Among the lesser-known and less-studied eating disorders, there are Chewing and spittingThis behavior involves chewing a very delicious and energy-dense food, then spitting it out instead of swallowing it.
The purpose of chewing and spitting is to enjoy the taste of food without taking in calories. Chewing and spitting are similar to overeating because it involves more high-calorie foods than expected. It also has elements of restrictive diet, because the food is not actually consumed.
Chewing and spitting in DSM-5
Initially, spitting was considered an alternative method of purification. Therefore, this behavior is mainly studied in individuals with bulimia nervosa.In the previous version Diagnostic and Statistical Manual (DSM-IV), chewing and spitting are listed as unspecified underlying symptoms of eating disorders (EDNOS).
In DSM-5, the diagnosis of EDNOS is replaced by other specific types of feeding and eating disorders (OSFED). However, DSM-5 does not list chewing and spitting as any single disease, because this behavior may occur in the diagnosis of other eating disorders.
Chewing and spitting can be seen in patients diagnosed with anorexia nervosa, bulimia nervosa, or other specific eating disorders.
Eating disorders affect people from all walks of life. Studies have shown that people with a family history of eating disorders are more likely to develop the disease, but genetics does not always play a role.
The focus on body image and the desire for control are often related to eating disorders, such as chewing and spitting. Other mental disorders, such as anxiety, obsessive-compulsive disorder, depression, or drug abuse, may also be accompanied by eating habits and more serious symptoms-including suicidal ideation.
Although this seems to be a relatively benign habit compared to other disorderly behaviors such as vomiting, the physical consequences of chewing and spitting can be serious. Some of the health effects of chewing and spitting include:
- Dental problems: frequent contact with sugary foods can cause tooth decay and gum disease.
- Stomach problems: Chewing triggers the production of stomach acid, but then there is no food to digest. This may cause ulcers or acid reflux.
- Weight gain: This is a surprising side effect of chewing and spitting behavior. Researchers suspect this is related to overeating later in the day.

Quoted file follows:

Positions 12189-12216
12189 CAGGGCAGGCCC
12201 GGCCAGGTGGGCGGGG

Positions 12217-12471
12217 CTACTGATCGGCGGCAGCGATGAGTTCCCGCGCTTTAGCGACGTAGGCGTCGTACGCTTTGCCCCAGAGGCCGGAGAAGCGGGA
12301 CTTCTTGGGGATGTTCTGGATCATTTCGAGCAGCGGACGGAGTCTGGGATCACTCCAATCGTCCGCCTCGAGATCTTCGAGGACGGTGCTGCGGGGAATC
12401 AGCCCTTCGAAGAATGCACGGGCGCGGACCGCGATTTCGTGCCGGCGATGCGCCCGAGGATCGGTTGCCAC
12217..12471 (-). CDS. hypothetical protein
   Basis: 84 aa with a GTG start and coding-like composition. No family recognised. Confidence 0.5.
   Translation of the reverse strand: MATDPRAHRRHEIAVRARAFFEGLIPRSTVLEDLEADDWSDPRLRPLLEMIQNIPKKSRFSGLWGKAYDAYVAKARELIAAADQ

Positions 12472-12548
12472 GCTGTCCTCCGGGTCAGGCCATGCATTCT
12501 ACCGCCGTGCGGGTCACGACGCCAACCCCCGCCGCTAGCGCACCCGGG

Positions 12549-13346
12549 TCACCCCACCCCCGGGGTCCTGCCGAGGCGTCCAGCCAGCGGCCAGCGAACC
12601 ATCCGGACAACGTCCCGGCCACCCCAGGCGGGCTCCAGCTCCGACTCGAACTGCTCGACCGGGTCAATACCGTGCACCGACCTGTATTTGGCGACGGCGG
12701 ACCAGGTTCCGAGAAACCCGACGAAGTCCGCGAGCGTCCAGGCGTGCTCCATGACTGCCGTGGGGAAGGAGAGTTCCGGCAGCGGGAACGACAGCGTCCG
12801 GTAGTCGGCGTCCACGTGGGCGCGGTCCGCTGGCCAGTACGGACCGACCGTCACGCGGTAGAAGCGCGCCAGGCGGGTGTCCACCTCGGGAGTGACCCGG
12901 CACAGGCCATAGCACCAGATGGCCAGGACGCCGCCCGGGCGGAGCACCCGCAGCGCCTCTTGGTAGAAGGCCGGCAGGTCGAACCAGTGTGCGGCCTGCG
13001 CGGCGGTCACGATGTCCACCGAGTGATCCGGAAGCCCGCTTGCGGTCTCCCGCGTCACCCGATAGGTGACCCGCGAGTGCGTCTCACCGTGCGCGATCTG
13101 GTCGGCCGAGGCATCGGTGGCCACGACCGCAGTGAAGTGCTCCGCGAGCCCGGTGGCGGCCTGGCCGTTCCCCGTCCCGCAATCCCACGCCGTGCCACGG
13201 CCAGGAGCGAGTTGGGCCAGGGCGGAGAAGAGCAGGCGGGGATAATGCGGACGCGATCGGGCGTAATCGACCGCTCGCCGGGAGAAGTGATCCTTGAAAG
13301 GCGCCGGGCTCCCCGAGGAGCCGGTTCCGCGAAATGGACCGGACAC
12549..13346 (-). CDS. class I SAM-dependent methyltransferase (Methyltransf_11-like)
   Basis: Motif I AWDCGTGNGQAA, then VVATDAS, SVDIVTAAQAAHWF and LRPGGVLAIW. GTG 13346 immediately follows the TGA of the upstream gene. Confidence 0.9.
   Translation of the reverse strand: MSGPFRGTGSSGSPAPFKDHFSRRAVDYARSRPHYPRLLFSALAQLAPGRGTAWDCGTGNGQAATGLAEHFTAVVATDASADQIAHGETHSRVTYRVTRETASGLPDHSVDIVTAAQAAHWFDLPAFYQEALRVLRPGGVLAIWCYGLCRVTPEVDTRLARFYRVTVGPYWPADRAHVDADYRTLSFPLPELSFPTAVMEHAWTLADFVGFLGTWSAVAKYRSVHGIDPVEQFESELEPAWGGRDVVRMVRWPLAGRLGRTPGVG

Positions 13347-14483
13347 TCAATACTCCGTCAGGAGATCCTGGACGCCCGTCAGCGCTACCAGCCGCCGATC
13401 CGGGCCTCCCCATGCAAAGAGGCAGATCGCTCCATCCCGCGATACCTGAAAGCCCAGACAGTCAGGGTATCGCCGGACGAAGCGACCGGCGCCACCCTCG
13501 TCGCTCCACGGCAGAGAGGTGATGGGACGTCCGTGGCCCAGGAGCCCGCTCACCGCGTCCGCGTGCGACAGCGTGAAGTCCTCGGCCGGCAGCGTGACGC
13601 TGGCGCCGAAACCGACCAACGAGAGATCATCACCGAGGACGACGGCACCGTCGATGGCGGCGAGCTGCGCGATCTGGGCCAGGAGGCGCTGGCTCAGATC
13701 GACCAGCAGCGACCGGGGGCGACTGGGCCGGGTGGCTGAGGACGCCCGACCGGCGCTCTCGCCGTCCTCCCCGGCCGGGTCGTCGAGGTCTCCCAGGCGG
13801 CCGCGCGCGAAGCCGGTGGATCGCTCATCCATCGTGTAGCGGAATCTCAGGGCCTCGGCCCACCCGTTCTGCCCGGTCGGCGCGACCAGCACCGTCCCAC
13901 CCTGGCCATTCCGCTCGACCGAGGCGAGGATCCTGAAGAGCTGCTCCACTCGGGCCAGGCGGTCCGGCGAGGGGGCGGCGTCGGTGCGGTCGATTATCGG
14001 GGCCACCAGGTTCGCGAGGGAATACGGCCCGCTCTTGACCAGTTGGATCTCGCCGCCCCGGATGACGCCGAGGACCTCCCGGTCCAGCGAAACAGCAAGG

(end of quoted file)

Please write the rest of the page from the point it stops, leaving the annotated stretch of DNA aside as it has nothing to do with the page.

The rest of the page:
Patients should see a doctor and dentist to discuss potential treatment options for gastrointestinal, hormonal, and dental problems. Appropriate mental health support can help reduce further physical and mental harm.
Diagnosis and treatment
The shame and stigma associated with chewing and spitting can be a barrier to seeking treatment. As with other eating disorders, psychotherapy and nutritional counseling can help. Diagnosing an eating disorder requires a health professional to evaluate the following factors:
- Body image problems, including thoughts and opinions about food and other possible symptoms of eating disorders (such as overeating or abuse of laxatives)
- Current eating habits, including the amount and type of food eaten and dietary patterns
- Medical history, including any drug abuse, mental health problems, current medications, and weight changes
- Other lifestyle factors, including exercise habits, menstrual cycle, and stress level
Cognitive behavioral therapy (CBT) can be used to treat eating disorders including chewing and spitting. Components may include admitting shame, challenging eating rules, managing emotional distress, and improving flexibility.
The CBT strategy used to address chewing and spitting behavior is similar to the strategy used for other eating disorders. The focus of these strategies is to challenge a person’s irrational thoughts, including fear of food, fear of weight gain, and concerns about body image.
Advice for family members
If a loved one shows signs of eating disorders, it can be helpful to know what behaviors they are engaged in. You may notice certain symptoms, such as:
- Discolored or stained teeth
- Excessive and rigid exercise behavior
- Fear of eating in public or with others
- Focus on weight and diet
- Food in the pantry disappears abnormally
- Wear loose clothes to hide the appearance
- Weight change
Chewing and spitting may be symptoms of a larger eating disorder. Talk to your loved ones about your concerns and encourage them to accept the help of qualified professionals. Avoid offering criticism or judgment, but instead focus on showing them how much you care about their happiness.
Very good sentence
Chewing and spitting may not seem like a big deal, but these are signs of a disorder with food. If you or someone you care about chewing and spitting, it is best to seek treatment before your behavior continues to deteriorate. There are many ways to find peace with food and body image. Sometimes, we only need a little extra help and support to start moving in the right direction.